William Milne (1785-1822) was the second Protestant missionary sent by the London Missionary Society to China, joining the first missionary, Robert Morrison. He was indeed a pioneer in those very early days. I want to list five keys in the life of this remarkable man, but first I will give a brief summary of his life and work. For much more go to BDCC, which is my main source.
Milne was married to Rachel Cowie on 4 August 1812. They arrived in Macau on 4 July 1813. With an infant child, they were expelled by the Roman Catholic priests after three days. They left for Guangzhou. Milne subsequently spent most of his missionary career in Malacca, beginning in the spring of 1815. He set up a printing press and school, preached the Gospel to the local Chinese, and was the first Principal of The Anglo Chinese College in Malacca. He also collaborated with Morrison to produce the second complete Chinese version of the Bible, translating the books of Deuteronomy through Job. Under his mentorship, Liang Fa, the first Chinese Protestant minister and evangelist, converted to Christianity in 1815 and was baptised by him.
Five keys to Milne’s service in mission:
1. Milne’s powerful conversion. Milne was born in Braeside in Aberdeenshire, Scotland. When young he excelled at carpentry and also in profanity which he learned when he was a shepherd boy. In 1801, at the age of sixteen, Milne experienced conversion, in which he “professed to choose the Lord as my God, Father, Saviour, and everlasting portion; and to offer up myself to His service, to be ruled, sanctified, and saved by Him.” His prayer life intensified so that he became known as a man of prayer. “From this time my enjoyment and pursuit of pleasure in the world were marred, and a beauty and excellence discovered in religion, which I had never seen in any past period of my life, and which led me to choose and follow after it as the only object deserving the chief attention of an immortal creature.”
2. His choice to attend a mission-minded church. He left the Church of Scotland to join "another body of Christians" which was evangelical and had edifying preaching. In 1804 Milne was received as a member of a Congregational church which was a missionary-minded church. As a result, after praying and consulting with friends, he submitted an application to the London Missionary Society (LMS). The LMS committee at first rejected his application, but he begged them to allow him to serve overseas, even if it were only as “a hewer of wood, or a drawer of water”. In 1809, when Milne was twenty-four, the committee relented and accepted his application.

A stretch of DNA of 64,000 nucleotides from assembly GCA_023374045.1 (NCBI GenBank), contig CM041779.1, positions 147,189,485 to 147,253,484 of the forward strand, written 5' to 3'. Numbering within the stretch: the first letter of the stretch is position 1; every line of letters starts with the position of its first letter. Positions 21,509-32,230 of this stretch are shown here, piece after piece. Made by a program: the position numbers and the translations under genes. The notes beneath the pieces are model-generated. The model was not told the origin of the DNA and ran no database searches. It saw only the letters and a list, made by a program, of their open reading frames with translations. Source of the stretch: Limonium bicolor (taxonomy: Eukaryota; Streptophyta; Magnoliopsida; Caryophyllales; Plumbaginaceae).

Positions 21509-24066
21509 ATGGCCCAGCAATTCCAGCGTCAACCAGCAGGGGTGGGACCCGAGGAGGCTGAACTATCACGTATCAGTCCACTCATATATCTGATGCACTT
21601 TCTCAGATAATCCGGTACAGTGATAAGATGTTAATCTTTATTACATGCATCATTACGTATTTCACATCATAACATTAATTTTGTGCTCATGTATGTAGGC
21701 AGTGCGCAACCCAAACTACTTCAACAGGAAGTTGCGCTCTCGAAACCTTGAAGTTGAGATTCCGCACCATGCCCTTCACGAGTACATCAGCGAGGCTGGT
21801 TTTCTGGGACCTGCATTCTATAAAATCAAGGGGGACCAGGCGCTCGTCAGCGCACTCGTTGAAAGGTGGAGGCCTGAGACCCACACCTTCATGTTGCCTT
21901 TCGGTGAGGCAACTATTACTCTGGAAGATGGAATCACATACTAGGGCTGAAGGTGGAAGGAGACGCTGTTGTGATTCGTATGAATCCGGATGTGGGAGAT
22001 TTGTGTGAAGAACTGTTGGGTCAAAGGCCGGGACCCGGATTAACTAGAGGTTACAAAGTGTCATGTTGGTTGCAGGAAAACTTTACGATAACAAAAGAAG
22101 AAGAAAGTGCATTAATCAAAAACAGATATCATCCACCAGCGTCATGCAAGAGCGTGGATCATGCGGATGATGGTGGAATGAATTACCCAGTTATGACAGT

3. The strong missionary training that LMS gave him. LMS sent him to be trained by David Bogue at the Gosport Academy. The LMS had previously faced disastrous failures in its first missionaries to the South Sea Islands. As a result, David Bogue persuaded them to require future candidates to undergo stringent and thorough training before being sent out to a foreign land as missionaries. Robert Morrison was one of the first students. Milne entered the Academy in 1809. Bogue had a clear idea of the need to train missionaries.
The course included language and culture learning studies; how to translate the Bible and other Christian writings into local languages; how to establish a school system in which local boys could be trained in the Christian faith in order to create future Christian leaders. “The instructions must chiefly refer to the heart, instead of cherishing the desire of shining in the world by distinguished talents… Our students are to learn how they may be patient and submissive under disappointments, persevering under long discouragements, ready to meet sufferings or even death, if such should be the divine appointment. The education of a missionary is to prepare him for a work in which he must calculate labour and danger, opposition and reproach.” The course took three years with ten months of school each year. Bogue pointed to David Brainerd as a role model: his hard study of the Indian language, his immense labours, apostolic sufferings, and early death from disease.
4. Milne’s mastery of the Chinese language. It was not easy! ”Learning the Chinese language requires bodies of iron, lungs of brass, heads of oak, hands of spring steel, eyes of eagles, hearts of apostles, memories of angels, and lives of Methuselah.”
5. His powerful vision for the work in China. In Guangzhou Milne had to hide himself so as to escape the notice of the suspicious and anti-foreign Chinese authorities. But one day, after seeing mainland China from the top of a hill, he wrote in his diary, “O that God would give this land of China to the churches, that we, their messengers, might walk through the length and breadth of it, to publish the glory of His salvation.”